Review: History of Science in South Africa

Every now and then you come across a book which consolidates a range of material, books, and thoughts you’ve encountered along the way. William Beinart and Saul Dubow’s The Scientific Imagination in South Africa: 1700 to the Present is just such a book.

This is a book on the history of scientific development in South Africa. It is not a complete history as the authors well acknowledge, but a start, and hopefully an inspiration to others to pick up the baton and continue.

The book follows the political trajectory of South Africa through to 2020 culminating with a comment on the impact of Covid in relation to other pandemics South Africa has experienced.

By all accounts, South African scientists weren’t very active on the World War 1 front – many undertaking their studies at that time but there are links to topics which feature, such as Rinderpest which is covered by Dan Gilfoyle, an editor of the Great War in Africa’s There Came a Time, colonial specialist at The National Archives in London, and involved with SCOLMA, which concerns African studies material in UK libraries and archives. Rinderpest was a huge problem for farmers across Africa as noted by Dan’s articles, Philip (PJ) Pretorius in Jungleman (2013) and more recently in The Rinderpest Campaigns: A Virus, Its Vaccines, and Global Development in the Twentieth Century (2018) by Amanda Kay McVety which I am still to read. Pretorius and Alex Mouton in his biography on FS Malan (Prophet without Honour, 2011) refers to farmers having to eradicate infected herds – a huge financial loss.

Keeping with the animal theme, is Marthe Kiley-Worthington’s Family are the Friends You Choose (2020). While Marthe’s book is not directly mentioned by William and Saul, her time in South Africa coincided with the launch and development of the animal studies unit at the University of Pretoria in the 1960s. While Saul and William cover this as a scientific development, Marthe shares a personal insight to the department as an outsider encountering South Africa’s internal political struggles.

Both Marthe, a trained scientist, and Philip Pretorius, a hunter and explorer, take animal studies into the rest of Africa, and beyond in the case of Marthe. Their books align with William and Saul’s in bringing natural and indigenous knowledge into awareness alongside the science. Pretorius’ experiences are a repeated theme in White Hunters.

Hunters of animal and plant, for the pot and the museum, by gun and camera were prevalent during the 1914-1918 war in Africa as numerous accounts set out – Dr Carpenter in the Congo, Richard Meinertzhagen, Arthur Loveridge, Cherry Kearton to name but a few. A few others used their war-time experiences to develop their interest in the lay of the land, geography and geology – all amateur interest. Professionally, Alex du Toit was completing his studies at the time, but after went on to formulate and prove the theory of continental drift as Suryakanthie Chetty explains, also referred to by William and Saul.

Medical developments feature with a mention of the first heart transplant, the ethics of which are touched on in Marthe’s book. This is the one area I was most surprised to see no mention of World War 1 as many of South Africa’s leading doctors, as per the SA Medical Journal, were involved in the war. But then concerning the war in East Africa, little has been published on this topic generally. Discussion of William Soga and Thabo Mbkei’s approach to science and indigenous knowledge raises the question of what labour and carriers in the field did where they, like the Boer women, did not trust British or scientific medicine. Can we draw links from presenters at the 2016 Scolma conference on Medical Matters? Does anything feature in diaries and memoirs hidden, so far undetected, in archives across Africa and Europe?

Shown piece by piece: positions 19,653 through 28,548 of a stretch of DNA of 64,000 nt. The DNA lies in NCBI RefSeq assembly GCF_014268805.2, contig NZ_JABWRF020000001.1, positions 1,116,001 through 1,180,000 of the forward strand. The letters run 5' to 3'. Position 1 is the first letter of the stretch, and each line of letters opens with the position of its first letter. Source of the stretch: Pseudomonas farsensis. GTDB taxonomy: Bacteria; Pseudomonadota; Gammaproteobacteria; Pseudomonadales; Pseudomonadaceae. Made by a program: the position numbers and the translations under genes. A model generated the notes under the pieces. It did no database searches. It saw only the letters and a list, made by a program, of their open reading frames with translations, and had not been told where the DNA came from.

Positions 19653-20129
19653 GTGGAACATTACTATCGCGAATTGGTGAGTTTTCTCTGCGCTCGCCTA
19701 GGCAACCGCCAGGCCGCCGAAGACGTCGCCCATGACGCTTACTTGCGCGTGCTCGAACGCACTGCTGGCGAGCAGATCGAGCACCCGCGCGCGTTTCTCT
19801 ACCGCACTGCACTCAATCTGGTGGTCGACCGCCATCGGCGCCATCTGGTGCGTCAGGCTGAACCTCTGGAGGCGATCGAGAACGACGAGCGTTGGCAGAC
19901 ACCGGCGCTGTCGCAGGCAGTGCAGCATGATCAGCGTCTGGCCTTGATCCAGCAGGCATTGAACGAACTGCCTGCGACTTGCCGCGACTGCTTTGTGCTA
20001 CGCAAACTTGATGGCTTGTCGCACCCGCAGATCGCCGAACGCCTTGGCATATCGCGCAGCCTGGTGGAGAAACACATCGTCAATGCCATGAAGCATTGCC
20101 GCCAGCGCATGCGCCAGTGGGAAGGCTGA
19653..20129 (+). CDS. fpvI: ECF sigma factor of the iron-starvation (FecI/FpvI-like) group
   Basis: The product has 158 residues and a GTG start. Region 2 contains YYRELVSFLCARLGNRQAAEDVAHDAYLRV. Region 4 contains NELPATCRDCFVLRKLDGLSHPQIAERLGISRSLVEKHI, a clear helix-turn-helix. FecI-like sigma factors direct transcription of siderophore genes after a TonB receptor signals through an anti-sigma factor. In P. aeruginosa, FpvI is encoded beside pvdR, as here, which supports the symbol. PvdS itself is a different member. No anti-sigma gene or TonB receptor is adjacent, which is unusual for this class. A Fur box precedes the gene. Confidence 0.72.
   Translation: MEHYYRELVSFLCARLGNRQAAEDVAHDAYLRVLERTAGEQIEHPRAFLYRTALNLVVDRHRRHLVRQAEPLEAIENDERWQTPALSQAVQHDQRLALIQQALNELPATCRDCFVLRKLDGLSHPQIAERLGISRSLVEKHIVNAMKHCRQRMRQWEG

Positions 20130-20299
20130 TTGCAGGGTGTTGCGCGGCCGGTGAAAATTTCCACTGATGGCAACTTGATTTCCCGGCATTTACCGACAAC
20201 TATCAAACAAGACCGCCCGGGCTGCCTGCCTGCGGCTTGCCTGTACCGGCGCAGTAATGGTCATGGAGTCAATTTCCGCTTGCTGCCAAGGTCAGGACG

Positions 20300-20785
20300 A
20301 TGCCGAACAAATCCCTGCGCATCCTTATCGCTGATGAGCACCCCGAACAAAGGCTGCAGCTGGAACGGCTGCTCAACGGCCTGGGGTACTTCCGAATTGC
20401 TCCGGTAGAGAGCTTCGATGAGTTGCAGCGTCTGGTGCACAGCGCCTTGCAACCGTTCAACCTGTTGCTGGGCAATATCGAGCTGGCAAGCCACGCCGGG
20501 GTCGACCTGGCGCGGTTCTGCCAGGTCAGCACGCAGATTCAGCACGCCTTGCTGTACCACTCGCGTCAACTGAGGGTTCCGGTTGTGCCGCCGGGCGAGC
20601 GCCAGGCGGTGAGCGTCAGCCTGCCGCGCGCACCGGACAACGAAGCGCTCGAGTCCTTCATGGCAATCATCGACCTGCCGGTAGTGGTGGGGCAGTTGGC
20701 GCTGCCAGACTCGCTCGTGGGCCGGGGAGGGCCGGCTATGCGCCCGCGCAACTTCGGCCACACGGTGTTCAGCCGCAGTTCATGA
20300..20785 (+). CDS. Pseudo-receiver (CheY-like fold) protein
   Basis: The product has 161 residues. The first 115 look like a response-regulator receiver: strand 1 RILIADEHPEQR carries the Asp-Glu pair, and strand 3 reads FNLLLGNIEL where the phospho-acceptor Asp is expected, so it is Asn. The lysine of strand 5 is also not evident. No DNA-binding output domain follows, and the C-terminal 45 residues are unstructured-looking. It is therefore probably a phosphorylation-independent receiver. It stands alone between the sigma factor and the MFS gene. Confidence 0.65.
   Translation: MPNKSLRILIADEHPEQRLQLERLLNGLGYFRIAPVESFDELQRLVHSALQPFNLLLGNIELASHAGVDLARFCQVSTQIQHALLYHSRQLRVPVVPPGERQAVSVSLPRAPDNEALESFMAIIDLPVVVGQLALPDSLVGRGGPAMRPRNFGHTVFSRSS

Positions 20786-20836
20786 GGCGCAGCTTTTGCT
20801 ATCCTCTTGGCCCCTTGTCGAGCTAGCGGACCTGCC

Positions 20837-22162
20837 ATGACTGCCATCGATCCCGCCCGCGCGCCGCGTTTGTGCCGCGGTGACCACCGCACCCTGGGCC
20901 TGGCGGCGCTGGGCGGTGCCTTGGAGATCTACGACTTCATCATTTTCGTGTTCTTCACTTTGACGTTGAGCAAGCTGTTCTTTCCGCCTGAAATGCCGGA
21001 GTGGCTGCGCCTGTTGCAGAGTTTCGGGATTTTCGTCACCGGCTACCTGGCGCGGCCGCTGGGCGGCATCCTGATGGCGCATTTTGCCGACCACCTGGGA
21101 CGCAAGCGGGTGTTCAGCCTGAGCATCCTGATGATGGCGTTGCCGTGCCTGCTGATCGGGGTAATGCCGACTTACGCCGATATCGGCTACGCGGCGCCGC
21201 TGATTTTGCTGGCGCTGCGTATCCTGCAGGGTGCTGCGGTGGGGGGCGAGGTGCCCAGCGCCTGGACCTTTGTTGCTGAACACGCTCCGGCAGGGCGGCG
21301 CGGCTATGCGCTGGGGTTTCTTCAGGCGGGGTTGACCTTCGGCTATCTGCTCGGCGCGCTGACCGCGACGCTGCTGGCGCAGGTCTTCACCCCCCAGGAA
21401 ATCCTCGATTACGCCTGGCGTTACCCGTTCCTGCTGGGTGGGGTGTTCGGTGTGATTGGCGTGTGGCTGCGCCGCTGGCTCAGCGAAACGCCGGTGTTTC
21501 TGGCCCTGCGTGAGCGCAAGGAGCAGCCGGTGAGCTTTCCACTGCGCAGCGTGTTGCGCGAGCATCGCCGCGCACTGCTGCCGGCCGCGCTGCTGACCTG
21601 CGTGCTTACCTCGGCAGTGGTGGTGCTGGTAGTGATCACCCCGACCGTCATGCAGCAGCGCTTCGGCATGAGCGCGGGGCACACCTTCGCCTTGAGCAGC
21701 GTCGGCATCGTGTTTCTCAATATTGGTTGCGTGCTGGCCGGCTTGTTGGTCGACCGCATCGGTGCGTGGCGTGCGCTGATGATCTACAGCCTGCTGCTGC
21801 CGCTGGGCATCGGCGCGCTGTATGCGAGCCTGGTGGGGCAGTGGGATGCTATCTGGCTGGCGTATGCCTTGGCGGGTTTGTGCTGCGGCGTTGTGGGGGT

William Beinart and Saul Dubow have succeeded in presenting a timeline of scientific development in South Africa providing a context for much else, whilst leaving room for questions to be asked and hopefully answered by others in due course.

It’s all connected

Jan Smuts wrote a book called Holism and Evolution (published 1925) explaining how we’re all connected. In February 1919 during the Paris peace talks he was writing to friends clarifying his thoughts and seeking their views:

“Life is one and universal; it is not parcelled out, divided and dissected. The individual is an organ of life universal and is as such an embodiment of the All, the Highest, the Divine. Only, in some mysterious way, an alienation may arise between the individual and the universal, which it must be the great effort in conduct to eliminate or prevent. That alienation is error, sin, or whatever else we call it.” (p59 in Hancock and vd Poel, Smuts papers vol 4)

While reading this I was reminded of two books I recently read both claiming the same end but coming at it from different directions: Marthe Kiley-Worthington’s Family are the Friends you Choose and Sue Hampton’s Rebelling for Life. And the issues (climate, -isms), despite what we think today, are not new. It’s almost as one of “my men” said about another “he’s like a lighthouse, his light only shines on one thing at a time.” Over time we get to cover the various topics while expending inordinate amounts of energy on each. Given the interconnectedness of all, it makes sense to take a holistic approach – which effectively means working together pooling our various strengths. When I think of how the diverse troops worked together in East Africa during World War 1, I take heart that it can be done. We just need the right unifying trigger.

And then, if you’re still not convinced about the connections, there’s the geological evidence supplied by Alex du Toit on continental drift.

Review: Africa forms the key – Suryakanthie Chetty

I came across Africa forms the key: Alex Du Toit and the History of Continental Drift some time ago and have watched it progress through to its current publication.